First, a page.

What to Eat for Better Sleep

Busy schedules and hectic lifestyles can mean that we shortchange ourselves on sleep. More than 30 percent of adult Americans report sleeping fewer than six hours per night. Considering most adults require eight hours of sleep every 24 hours, these statistics don’t paint a good picture of our sleep hygiene — and not sleeping enough can impact our overall health and wellbeing. The time we spend sleeping is a period of rejuvenation and growth for the body. Studies have also shown that sleep deprivation has negative effects on our ability to learn and perform various tasks.

Sleep is controlled by circadian rhythm and an alerting signal. These two systems work in tandem to make sure you feel sleepy when you are tired. Situations like jet lag or pulling an all-nighter can throw these two systems out of sync, and in turn make it difficult for you to fall asleep or stay asleep at the right time.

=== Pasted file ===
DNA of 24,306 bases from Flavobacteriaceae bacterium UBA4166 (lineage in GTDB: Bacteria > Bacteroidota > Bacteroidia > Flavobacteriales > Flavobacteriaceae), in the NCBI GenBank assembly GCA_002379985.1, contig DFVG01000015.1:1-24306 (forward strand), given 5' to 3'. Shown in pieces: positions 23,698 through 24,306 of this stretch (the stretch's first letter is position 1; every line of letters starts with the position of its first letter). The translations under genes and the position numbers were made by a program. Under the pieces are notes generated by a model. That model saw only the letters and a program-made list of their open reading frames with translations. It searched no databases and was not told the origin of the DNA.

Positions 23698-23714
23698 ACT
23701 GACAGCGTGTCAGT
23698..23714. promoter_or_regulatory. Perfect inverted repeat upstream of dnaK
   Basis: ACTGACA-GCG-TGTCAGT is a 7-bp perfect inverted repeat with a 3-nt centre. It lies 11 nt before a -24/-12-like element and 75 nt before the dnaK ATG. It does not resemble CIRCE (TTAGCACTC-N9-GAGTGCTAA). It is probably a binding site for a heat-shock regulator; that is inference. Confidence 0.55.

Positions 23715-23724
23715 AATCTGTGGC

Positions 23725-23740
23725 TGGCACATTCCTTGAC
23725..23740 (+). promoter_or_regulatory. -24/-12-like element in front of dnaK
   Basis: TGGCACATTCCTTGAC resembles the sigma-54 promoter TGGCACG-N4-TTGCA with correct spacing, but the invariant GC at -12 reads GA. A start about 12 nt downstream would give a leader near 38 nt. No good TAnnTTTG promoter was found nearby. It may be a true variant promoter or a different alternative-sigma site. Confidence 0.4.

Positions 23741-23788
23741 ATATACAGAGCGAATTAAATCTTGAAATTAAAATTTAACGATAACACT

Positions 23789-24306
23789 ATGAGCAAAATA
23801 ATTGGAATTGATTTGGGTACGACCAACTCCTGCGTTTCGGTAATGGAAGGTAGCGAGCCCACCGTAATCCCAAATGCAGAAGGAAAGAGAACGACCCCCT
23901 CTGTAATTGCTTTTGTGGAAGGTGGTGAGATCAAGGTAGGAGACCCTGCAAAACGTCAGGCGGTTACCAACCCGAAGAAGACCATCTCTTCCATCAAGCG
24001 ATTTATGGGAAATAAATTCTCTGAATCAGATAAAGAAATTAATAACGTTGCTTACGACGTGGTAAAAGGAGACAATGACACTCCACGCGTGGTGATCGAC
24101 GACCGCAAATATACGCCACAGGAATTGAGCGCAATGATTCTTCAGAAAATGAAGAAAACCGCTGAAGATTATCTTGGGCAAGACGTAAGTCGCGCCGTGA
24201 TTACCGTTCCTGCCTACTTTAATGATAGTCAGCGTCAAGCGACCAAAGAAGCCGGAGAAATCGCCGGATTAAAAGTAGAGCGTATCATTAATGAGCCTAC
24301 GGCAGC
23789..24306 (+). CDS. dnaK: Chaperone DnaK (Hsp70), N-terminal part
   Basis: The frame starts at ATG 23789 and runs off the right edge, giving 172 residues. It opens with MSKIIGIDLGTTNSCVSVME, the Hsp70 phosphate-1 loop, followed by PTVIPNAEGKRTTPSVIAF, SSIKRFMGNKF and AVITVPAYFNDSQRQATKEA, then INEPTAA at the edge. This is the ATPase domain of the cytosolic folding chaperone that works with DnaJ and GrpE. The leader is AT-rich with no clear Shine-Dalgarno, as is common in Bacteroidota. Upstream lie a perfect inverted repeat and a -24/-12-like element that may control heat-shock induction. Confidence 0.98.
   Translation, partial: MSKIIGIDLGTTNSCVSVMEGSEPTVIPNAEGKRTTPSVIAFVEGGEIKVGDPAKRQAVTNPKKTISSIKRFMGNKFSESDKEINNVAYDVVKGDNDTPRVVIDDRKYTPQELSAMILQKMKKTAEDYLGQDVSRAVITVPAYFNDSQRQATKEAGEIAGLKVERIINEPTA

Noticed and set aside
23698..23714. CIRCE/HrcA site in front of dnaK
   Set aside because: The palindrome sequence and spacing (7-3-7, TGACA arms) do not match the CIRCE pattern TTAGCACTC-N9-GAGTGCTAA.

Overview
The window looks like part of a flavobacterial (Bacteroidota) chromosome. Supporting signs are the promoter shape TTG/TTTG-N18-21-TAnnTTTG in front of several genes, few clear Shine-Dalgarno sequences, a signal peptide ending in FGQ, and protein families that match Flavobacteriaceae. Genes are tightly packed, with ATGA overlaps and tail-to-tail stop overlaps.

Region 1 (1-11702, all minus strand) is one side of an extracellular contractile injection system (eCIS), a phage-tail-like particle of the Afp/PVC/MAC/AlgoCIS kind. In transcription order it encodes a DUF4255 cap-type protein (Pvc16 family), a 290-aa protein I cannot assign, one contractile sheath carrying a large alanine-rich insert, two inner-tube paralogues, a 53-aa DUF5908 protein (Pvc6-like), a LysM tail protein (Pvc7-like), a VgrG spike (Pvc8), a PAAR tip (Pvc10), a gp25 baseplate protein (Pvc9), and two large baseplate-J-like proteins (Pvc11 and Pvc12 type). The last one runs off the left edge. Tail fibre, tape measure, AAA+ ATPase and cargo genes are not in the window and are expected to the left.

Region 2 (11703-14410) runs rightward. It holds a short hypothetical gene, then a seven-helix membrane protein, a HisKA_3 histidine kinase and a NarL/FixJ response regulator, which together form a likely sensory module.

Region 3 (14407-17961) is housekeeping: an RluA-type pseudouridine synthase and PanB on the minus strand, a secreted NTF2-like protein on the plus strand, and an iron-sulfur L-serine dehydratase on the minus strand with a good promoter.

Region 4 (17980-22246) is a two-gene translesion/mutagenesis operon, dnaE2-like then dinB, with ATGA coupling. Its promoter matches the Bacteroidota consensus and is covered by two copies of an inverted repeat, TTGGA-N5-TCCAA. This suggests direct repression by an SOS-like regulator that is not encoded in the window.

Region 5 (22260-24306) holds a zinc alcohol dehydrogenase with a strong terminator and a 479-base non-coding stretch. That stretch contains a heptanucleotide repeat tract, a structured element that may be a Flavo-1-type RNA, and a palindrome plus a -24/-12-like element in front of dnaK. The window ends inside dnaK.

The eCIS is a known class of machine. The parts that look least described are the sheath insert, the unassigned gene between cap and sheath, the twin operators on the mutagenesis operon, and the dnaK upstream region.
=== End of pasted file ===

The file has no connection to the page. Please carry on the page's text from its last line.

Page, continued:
The best way to address sleep issues is by understanding your circadian rhythm and adjusting when your alerting signal is high. However, your food intake can play a role in your ability to fall asleep too. For example, foods to avoid if you are trying to fall asleep include: caffeine, high-fat or high-sugar foods and alcohol. If spicy foods or dairy foods cause you to have digestive issues, that can also make it difficult to fall asleep.

Foods that may help induce sleep include tart cherry juice, calcium-rich foods, and vitamin B6-rich foods (such as bananas and chickpeas). The hypothesis is that these foods influence the neurotransmitters that promote relaxation and sleep. Warm tea may also help with sleep as it can raise the body temperature. Finally, eating a well-balanced diet that includes fruits, vegetables and whole grains equips your body with the nutrients it needs to execute key functions, including sleep.

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